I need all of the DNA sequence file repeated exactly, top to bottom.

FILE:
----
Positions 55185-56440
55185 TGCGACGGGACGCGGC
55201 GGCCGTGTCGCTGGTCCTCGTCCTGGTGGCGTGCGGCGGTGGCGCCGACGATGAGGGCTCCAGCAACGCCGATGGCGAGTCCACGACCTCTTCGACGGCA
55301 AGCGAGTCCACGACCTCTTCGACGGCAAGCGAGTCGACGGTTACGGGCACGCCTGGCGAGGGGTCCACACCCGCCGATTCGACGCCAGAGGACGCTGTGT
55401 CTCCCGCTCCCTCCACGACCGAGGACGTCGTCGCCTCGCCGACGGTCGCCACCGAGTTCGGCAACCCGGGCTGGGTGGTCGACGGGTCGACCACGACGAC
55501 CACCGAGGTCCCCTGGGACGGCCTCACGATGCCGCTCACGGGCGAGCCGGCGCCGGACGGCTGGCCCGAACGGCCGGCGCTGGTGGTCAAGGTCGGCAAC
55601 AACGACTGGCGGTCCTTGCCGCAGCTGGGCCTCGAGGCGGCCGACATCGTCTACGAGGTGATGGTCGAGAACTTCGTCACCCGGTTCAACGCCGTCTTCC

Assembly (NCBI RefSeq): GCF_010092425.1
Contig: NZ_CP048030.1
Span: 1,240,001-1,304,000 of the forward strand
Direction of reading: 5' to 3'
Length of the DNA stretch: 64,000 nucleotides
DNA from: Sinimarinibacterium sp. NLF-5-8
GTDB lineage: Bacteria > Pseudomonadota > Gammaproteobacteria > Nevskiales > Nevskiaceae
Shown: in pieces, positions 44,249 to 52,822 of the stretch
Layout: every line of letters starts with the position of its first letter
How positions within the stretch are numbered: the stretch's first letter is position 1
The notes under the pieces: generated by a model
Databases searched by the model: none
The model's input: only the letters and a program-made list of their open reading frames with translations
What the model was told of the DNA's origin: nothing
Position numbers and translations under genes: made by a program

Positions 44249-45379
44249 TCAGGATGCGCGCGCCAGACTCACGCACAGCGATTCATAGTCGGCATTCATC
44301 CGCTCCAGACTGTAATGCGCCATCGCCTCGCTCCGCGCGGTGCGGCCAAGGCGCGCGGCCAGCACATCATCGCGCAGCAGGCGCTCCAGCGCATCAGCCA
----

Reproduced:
Positions 55185-56440
55185 TGCGACGGGACGCGGC
55201 GGCCGTGTCGCTGGTCCTCGTCCTGGTGGCGTGCGGCGGTGGCGCCGACGATGAGGGCTCCAGCAACGCCGATGGCGAGTCCACGACCTCTTCGACGGCA
55301 AGCGAGTCCACGACCTCTTCGACGGCAAGCGAGTCGACGGTTACGGGCACGCCTGGCGAGGGGTCCACACCCGCCGATTCGACGCCAGAGGACGCTGTGT
55401 CTCCCGCTCCCTCCACGACCGAGGACGTCGTCGCCTCGCCGACGGTCGCCACCGAGTTCGGCAACCCGGGCTGGGTGGTCGACGGGTCGACCACGACGAC
55501 CACCGAGGTCCCCTGGGACGGCCTCACGATGCCGCTCACGGGCGAGCCGGCGCCGGACGGCTGGCCCGAACGGCCGGCGCTGGTGGTCAAGGTCGGCAAC
55601 AACGACTGGCGGTCCTTGCCGCAGCTGGGCCTCGAGGCGGCCGACATCGTCTACGAGGTGATGGTCGAGAACTTCGTCACCCGGTTCAACGCCGTCTTCC

Assembly (NCBI RefSeq): GCF_010092425.1
Contig: NZ_CP048030.1
Span: 1,240,001-1,304,000 of the forward strand
Direction of reading: 5' to 3'
Length of the DNA stretch: 64,000 nucleotides
DNA from: Sinimarinibacterium sp. NLF-5-8
GTDB lineage: Bacteria > Pseudomonadota > Gammaproteobacteria > Nevskiales > Nevskiaceae
Shown: in pieces, positions 44,249 to 52,822 of the stretch
Layout: every line of letters starts with the position of its first letter
How positions within the stretch are numbered: the stretch's first letter is position 1
The notes under the pieces: generated by a model
Databases searched by the model: none
The model's input: only the letters and a program-made list of their open reading frames with translations
What the model was told of the DNA's origin: nothing
Position numbers and translations under genes: made by a program

Positions 44249-45379
44249 TCAGGATGCGCGCGCCAGACTCACGCACAGCGATTCATAGTCGGCATTCATC
44301 CGCTCCAGACTGTAATGCGCCATCGCCTCGCTCCGCGCGGTGCGGCCAAGGCGCGCGGCCAGCACATCATCGCGCAGCAGGCGCTCCAGCGCATCAGCCA